Organization Theory (OT) is about the context or structure of an organization. By looking at the structure of an organization, the architecture is revealed instead of the leadership roles or behaviors within an organization. Organization theory focuses of the design of the organization's structure and on the mission. An organization's strategy is a key to being successful but to accomplish this, the right design is required. Within organization theory there is a prehistory perspective which represents the theories and theorist that thought of organization theory before organization theory was considered to be a discipline. After the prehistory perspective, modern, symbolic-interpretive, and then postmodern perspectives came around (Hatch & Cunliffe, 2006). Through these perspectives, an organization can be evaluated on effectiveness, performance, and design as well as the design that constructs the hierarchy and roles within the organization. Western & Southern Financial Group shows strong characteristics of the modernism and symbolic-interpretivism perspectives which will be evaluated, illustrated, and demonstrated throughout this paper.
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The modernist perspective came around in the 1960s and 1970s and is based on the theory that what you can see, touch, taste, hear, and smell are the boundaries to the perspective. This limiting is restricted to the five senses and is thought to be an element to help others recreate the procedure and to experience the results for themselves (Hatch & Cunliffe, 2006). In the 1980s, symbolic-interpretivism broadened the view of organization theory perspectives when theorists started thinking outside of the five senses. Symbolic-interpretivism is taking the experiences of others involved and using the gathered information as facts within their research. The experiences and observations of individuals involved within the criteria of a specific study gives information that, to a modernist, is not measureable.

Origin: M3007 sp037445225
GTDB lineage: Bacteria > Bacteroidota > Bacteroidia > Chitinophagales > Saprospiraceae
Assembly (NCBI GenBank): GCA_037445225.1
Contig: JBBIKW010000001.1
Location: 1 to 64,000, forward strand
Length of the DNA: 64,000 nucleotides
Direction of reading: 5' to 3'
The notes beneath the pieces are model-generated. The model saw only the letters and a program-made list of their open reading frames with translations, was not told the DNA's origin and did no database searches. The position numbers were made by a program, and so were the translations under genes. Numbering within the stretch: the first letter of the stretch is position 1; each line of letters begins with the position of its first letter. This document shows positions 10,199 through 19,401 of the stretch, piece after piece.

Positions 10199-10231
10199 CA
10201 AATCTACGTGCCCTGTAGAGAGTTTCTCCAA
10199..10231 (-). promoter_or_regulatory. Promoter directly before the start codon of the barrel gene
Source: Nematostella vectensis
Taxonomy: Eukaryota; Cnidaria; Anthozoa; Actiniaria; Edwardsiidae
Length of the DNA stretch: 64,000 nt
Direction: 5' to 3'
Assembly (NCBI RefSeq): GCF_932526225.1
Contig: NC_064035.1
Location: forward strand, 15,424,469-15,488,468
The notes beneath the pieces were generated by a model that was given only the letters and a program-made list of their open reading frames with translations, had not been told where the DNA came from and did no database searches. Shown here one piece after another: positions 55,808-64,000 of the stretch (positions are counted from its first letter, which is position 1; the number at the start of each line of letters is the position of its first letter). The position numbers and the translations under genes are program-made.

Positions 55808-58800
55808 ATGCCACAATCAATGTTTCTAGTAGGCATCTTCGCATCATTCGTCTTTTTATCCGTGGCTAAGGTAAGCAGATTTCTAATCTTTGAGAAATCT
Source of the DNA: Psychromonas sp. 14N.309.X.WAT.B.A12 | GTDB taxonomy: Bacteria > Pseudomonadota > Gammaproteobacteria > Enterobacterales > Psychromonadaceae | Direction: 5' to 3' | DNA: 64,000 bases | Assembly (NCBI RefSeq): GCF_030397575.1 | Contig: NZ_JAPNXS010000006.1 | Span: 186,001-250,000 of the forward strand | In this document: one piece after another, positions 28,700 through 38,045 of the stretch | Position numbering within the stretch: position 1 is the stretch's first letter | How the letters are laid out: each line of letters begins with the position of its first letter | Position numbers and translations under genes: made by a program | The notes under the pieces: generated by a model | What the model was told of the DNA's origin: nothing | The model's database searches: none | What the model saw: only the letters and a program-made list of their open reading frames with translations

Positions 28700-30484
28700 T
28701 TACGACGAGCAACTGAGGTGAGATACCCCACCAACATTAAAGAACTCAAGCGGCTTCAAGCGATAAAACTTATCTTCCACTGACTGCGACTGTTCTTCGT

The modern perspective is viewed as the perspective that can research, study, and acquired data and recreate the information results at a later date. This is mainly due to the fact that the modernist perspective is based off of the five senses. Symbolic-interpretist is based on other's experiences and is not as easy to recreate. The information is always changing because the sources of information cannot be duplicated.
Within comparisons of modernism and symbolic-interpretivism, there are philosophical choices of ontology and epistemology that are important. Ontology is the assumption as to what is real or can be viewed as reality. Each perspective has its own view of what reality really is, or is not, whether it is an objectivist, subjectivist, or postmodernist view. Epistemology is concerned with obtaining knowledge and evaluating those findings through a positivism, interpretivism, or postmodernism views (Hatch & Cunliffe, 2006).